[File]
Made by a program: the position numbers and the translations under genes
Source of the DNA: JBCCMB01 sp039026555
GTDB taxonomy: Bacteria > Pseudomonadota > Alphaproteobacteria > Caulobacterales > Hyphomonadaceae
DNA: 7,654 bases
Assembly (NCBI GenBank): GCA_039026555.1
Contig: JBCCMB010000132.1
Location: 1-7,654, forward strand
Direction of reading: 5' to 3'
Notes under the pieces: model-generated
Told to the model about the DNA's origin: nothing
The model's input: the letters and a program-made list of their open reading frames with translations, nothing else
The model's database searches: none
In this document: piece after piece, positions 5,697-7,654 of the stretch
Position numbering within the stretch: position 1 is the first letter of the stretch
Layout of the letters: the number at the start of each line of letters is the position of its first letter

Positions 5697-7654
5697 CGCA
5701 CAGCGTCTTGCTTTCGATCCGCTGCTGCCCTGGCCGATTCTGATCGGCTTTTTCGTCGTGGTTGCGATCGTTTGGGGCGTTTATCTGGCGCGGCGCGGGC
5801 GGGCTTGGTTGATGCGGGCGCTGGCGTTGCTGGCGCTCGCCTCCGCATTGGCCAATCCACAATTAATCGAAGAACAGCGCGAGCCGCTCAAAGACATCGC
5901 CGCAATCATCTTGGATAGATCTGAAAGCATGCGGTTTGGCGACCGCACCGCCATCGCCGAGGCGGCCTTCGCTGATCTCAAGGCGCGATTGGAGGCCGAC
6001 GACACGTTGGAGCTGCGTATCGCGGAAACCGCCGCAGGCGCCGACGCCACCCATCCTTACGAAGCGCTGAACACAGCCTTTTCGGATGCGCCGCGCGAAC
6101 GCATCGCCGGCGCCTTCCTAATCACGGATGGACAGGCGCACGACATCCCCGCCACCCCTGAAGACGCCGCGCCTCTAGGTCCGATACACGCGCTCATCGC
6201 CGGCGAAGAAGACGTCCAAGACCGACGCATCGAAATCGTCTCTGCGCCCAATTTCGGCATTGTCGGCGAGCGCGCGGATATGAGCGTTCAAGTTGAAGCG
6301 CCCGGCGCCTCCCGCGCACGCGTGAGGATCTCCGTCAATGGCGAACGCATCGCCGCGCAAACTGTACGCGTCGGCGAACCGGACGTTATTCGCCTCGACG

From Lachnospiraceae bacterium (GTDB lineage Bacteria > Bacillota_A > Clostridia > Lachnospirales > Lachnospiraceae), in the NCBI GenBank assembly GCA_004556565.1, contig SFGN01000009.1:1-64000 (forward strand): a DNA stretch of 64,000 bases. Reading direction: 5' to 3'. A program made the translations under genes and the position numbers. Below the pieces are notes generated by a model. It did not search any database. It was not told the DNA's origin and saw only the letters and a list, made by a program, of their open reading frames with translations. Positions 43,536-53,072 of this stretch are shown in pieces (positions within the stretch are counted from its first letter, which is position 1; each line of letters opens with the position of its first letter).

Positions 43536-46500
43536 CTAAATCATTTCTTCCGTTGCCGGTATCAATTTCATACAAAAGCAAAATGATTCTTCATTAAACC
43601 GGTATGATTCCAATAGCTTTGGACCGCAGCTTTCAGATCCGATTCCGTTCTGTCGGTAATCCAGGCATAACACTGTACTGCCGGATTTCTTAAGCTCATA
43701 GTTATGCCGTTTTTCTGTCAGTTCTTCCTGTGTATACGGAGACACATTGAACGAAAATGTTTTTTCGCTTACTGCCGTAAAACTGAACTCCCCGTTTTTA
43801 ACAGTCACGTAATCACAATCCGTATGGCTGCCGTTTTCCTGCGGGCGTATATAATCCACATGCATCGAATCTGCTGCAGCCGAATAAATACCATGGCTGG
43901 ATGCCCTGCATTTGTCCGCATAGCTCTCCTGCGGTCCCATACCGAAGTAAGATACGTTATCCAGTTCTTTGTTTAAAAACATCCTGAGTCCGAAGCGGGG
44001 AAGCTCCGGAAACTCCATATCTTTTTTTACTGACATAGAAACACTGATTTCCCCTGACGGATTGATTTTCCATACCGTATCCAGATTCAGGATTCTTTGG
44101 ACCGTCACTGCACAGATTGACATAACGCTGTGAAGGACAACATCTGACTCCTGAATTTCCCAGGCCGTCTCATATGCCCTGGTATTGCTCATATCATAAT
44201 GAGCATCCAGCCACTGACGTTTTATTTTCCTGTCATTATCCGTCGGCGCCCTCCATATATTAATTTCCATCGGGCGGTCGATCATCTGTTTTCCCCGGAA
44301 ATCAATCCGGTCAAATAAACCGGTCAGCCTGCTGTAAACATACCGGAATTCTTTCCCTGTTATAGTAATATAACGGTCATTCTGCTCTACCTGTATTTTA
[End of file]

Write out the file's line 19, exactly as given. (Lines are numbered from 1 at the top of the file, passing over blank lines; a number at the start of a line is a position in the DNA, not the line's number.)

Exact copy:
5801 GGGCTTGGTTGATGCGGGCGCTGGCGTTGCTGGCGCTCGCCTCCGCATTGGCCAATCCACAATTAATCGAAGAACAGCGCGAGCCGCTCAAAGACATCGC